New Insights into Kagome Superconductors

Scientists found an unconventional charge density wave within a Kagome superconductor

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In the Kagome lattice of (Cs,Rb)V3Sb5, blue and red arrows indicate motion of vanadium towards and away from the hexagon center upon formation of the CDW as observed by x-ray diffraction. The associated electronic band topology was observed by ARPES. Image credit: Phys. Rev. X 11 (3), ID(031050) (2021)

The Science         

Scientists revealed that the topological band structure in a Kagome superconductor can host an unconventional charge density wave.

The Impact

This unconventional charge density wave (CDW) constitutes an emerging intertwined state that could provide a pathway towards using topological superconductivity for quantum computing.


Emergent phenomena in new materials offer a pathway to a new generation of technology based on quantum materials. However, to create new quantum computers, researchers need to understand the complex interplay among competing interactions of the material’s fundamental properties such as charge, spin, and others.

In this study, a team of researchers investigated a new quantum material that falls into the category of Kagome superconductors. Superconductors are materials that lose their electrical resistance when cooled to extremely low temperatures. The special feature of Kagome superconductors is their specific arrangement of atoms that resembles a Japanese basket weaving pattern called a Kagome weave.

The team of researchers found that their Kagome superconductor, (Cs, Rb)V3Sb5, has an unconventional charge density wave (CDW). This correlated pattern constitutes an emerging intertwined state.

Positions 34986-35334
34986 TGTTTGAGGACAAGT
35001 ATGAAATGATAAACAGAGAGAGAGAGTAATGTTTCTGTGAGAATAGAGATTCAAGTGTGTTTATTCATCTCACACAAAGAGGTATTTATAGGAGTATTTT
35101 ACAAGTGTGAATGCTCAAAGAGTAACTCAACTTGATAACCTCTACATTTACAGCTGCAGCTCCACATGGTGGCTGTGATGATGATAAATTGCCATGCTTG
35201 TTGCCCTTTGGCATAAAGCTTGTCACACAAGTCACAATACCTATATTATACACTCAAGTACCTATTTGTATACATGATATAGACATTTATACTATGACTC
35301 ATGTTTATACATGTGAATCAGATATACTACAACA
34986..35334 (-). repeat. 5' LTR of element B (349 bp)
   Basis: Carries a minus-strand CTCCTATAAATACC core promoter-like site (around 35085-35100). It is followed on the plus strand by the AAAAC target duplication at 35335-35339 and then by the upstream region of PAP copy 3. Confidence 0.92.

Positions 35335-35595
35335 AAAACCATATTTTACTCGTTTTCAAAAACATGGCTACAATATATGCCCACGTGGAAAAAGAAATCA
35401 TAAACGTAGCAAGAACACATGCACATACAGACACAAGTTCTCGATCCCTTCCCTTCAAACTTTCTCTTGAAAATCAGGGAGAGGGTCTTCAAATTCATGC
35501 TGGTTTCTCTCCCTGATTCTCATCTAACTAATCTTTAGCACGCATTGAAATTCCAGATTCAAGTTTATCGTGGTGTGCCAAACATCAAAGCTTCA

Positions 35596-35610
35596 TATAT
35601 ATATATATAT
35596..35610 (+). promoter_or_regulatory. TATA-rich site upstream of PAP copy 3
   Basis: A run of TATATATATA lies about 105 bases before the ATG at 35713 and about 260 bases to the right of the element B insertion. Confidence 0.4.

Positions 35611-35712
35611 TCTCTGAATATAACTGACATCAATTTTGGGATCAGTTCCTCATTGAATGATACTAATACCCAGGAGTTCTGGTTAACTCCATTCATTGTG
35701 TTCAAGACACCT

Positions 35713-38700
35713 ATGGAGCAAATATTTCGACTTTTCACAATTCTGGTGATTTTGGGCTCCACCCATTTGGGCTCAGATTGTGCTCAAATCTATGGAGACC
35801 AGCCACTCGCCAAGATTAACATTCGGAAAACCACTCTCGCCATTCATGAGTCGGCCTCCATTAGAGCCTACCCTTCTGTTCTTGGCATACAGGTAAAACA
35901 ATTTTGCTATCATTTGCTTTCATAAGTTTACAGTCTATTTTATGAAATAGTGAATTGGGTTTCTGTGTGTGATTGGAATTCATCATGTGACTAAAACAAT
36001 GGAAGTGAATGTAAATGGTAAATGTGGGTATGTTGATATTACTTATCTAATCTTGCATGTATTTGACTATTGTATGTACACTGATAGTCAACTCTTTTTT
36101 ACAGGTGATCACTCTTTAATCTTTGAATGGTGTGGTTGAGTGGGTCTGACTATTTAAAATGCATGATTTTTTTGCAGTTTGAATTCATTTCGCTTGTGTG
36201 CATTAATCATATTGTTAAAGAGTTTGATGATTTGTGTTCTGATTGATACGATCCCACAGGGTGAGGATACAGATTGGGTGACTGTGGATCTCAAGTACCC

The team used angle-resolved photoemission spectroscopy (ARPES) at the Electron Spectro-Microscopy (ESM) beamline to unveil a local plateau in the CDW induced by quantum interferences in the band structure of the material. They also performed x-ray diffraction studies at the Integrated In situ and Resonant Hard X-ray Studies (ISR) beamline to reveal the superstructure formation caused by the bulk CDW in the material. Both the ESM and ISR beamlines are part of a suite of advanced research tools to investigate novel materials at National Synchrotron Light Source II (NSLS-II). To further advance their studies, the team also did x-ray scattering measurements at the Advanced Photon Source (APS). NSLS-II and APS are U.S. Department of Energy Office of Science User Facilities located at DOE’s Brookhaven National Laboratory and DOE’s Argonne National Laboratory, respectively.

The team used Raman spectroscopy studies to reveal how the continuum sharpens into a peak upon cooling towards the CDW. The comprehensive understanding of this novel material obtained from these complementary studies could provide a pathway towards using topological superconductivity for quantum computing.

Download the research summary slide


H. C. Lei
Renmin University of China  

H. Miao
Oak Ridge National Laboratory


H. Li, T. T. Zhang, T. Yilmaz, Y. Y. Pai, C. E. Marvinney, A. Said, Q. W. Yin, C. S. Gong, Z. J. Tu, E. Vescovo, C. S. Nelson, R. G. Moore, S. Murakami, H. C. Lei, H. N. Lee, B. J. Lawrie, and H. Miao, Observation of unconventional charge density wave without acoustic phonon anomaly in kagome superconductors AV3Sb5 (A=Rb,Cs), Phys. Rev. X 11 (3), ID(031050) (2021); DOI: 10.1103/PhysRevX.11.031050


This research was sponsored by the U.S. Department of Energy, Office of Science, Basic Energy Sciences, Materials Sciences and Engineering Division (IXS, XRD, ARPES data analysis, Raman spectroscopy) and by the Laboratory Directed Research and Development Program of Oak Ridge National Laboratory, managed by UT-Battelle, LLC, for the U. S. Department of Energy (IXS and ARPES experiment). This research used resources (IXS experiment at beamline 30ID) of the Advanced Photon Source, a U.S. DOE Office of Science User Facility operated for the DOE Office of Science by Argonne National Laboratory under Contract No. DE-AC02-06CH11357. Hard x-ray diffraction and ARPES measurements used resources at 4-ID and 21-ID-1 beamlines of the National Synchrotron Light Source II, a US Department of Energy Office of Science User Facility operated for the DOE Office of Science by Brookhaven National Laboratory under contract no. DE-SC0012704. Extraordinary facility operations were supported in part by the DOE Office of Science through the National Virtual Biotechnology Laboratory, a consortium of DOE national laboratories focused on the response to COVID-19, with funding provided by the Coronavirus CARES Act. Raman spectroscopy was conducted at the Center for Nanophase Materials Sciences, which is a DOE Office of Science User Facility.

2021-19510  |  INT/EXT  |  Newsroom